Contrary to what sceptics believe, Blink does actually contain a plot, albeit just one. During the episode, Weeping Angels are seen (or not, but you know what I mean) moving across a busy street with hundreds of people around who might/could see them. However, when confronting Larry and Sally later on, the Angels have a tremendously hard time covering a couple of feet in the span of two whole minutes. Plus, I’ll add to that the fact that there were only two witnesses during this incident. Type-2 Plot Hole
Is it 1986 or 1987? – Father’s Day
It is established in Aliens of London on a missing person poster that Rose Tyler is 19 years old in March 2005. The poster also claims that Rose has been missing since March 6, 2005. If math hasn’t changed since I was at school, then that means that Rose must have been born before March 1986. The date in Father’s Day is given as November 7, 1987. Here Rose is still a baby in her mother’s arms, but in a universe where mathematics reigns supreme, she should be approximately age two. Type-2 Plot Hole
DETONATE – THE – REALITY…ah forget it – Journey’s End
Another one from Journey’s End that might’ve been too timey-wimey for some to have noticed, but Davros claims that the reality bomb will destroy all parallel universes. The bomb doesn’t go off in the primary universe (the one we watched in the episode), but the Doctor explained to Donna at the end of Turn Left that every decision made creates a new parallel universe. So isn’t it logical to assume that there exists at least one universe where the Tenth Doctor was killed before he could regenerate (hey, I’m talking about the Turn Left universe), which means there was nobody to stop the Daleks from invading and nobody to stop Davros from detonating the reality bomb in a parallel universe which would also destroy all universes (including the one we watched) as the bomb would only have to go off in one universe for Davros’ plan to succeed. So either out of the trillions and trillions of exponentially expanding parallel universes constantly being created around us every second of the day, there isn’t at least one in which Davros wins? Statistically speaking, this is closer to impossible than it is too improbable. Reverse Type-1 Plot Hole and Type-2 Plot Hole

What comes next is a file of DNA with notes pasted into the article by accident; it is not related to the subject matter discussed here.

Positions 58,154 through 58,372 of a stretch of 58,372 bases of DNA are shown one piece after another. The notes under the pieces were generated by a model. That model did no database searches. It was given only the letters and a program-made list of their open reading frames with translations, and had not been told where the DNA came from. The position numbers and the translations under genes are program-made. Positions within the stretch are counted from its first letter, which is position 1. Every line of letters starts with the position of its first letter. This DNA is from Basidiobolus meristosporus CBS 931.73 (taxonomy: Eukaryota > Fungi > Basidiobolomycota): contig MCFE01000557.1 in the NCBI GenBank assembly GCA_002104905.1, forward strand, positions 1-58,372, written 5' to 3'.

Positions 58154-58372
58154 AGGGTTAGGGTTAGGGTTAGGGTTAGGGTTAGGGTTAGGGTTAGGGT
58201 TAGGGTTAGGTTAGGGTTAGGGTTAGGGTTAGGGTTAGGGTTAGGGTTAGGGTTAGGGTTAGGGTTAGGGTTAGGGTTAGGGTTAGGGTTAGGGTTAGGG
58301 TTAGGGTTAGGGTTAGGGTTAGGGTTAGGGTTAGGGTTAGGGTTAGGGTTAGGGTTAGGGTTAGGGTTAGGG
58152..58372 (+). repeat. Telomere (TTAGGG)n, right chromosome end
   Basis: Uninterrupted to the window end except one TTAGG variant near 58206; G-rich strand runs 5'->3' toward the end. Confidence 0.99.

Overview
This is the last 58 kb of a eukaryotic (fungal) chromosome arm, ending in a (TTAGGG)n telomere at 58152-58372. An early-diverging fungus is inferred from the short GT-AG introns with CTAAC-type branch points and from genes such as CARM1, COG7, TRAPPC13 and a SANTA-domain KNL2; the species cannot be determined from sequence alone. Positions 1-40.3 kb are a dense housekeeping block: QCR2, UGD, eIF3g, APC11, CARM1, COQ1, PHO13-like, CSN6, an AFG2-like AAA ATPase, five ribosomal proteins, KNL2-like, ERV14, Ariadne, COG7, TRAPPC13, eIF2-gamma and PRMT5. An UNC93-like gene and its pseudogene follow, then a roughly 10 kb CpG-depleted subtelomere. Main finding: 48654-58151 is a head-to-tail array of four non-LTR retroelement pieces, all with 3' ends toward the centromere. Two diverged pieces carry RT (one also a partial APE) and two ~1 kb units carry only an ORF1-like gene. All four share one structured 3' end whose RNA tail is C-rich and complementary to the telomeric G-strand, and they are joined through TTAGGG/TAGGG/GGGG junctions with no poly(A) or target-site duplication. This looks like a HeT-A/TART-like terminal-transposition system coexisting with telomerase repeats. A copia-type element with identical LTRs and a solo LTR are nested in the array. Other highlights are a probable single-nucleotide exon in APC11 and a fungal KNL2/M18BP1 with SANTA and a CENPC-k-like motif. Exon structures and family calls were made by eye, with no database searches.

I will be the first to admit that time travel fiction can seem riddled with plot holes, but in this fandom’s case, most of the time it’s just another way to say ‘I don’t like what I’m seeing’. Looking back at the article, I count 6 of the plot holes coming from Russell T Davies’ scripts and only 3 from Steven Moffat. How come nobody noticed that RTD’s scripts contain more of them than his successor? Could it be a case of using plot holes as an excuse to berate someone? If you care so much about plot holes, Moffat is the wrong person to blame.
Actually, there isn’t a ‘right’ person to blame as both have made mistakes. Expecting anyone to write perfect scripts all the time and to have memorized every detail of an impossibly large canon spread across various media is not only selfish, but also very naive. They’re human – who do their best to try and entertain us. They make mistakes. It happens! It’s not a numbers game people. If it was, then the Classic Series writers deserve your scorn more because as I mentioned, there are over 70 plot holes there. One writer isn’t better because his score is less. That is not how entertainment value is determined and that isn’t how Doctor Who works. And if anyone tells you otherwise – they’re LYING!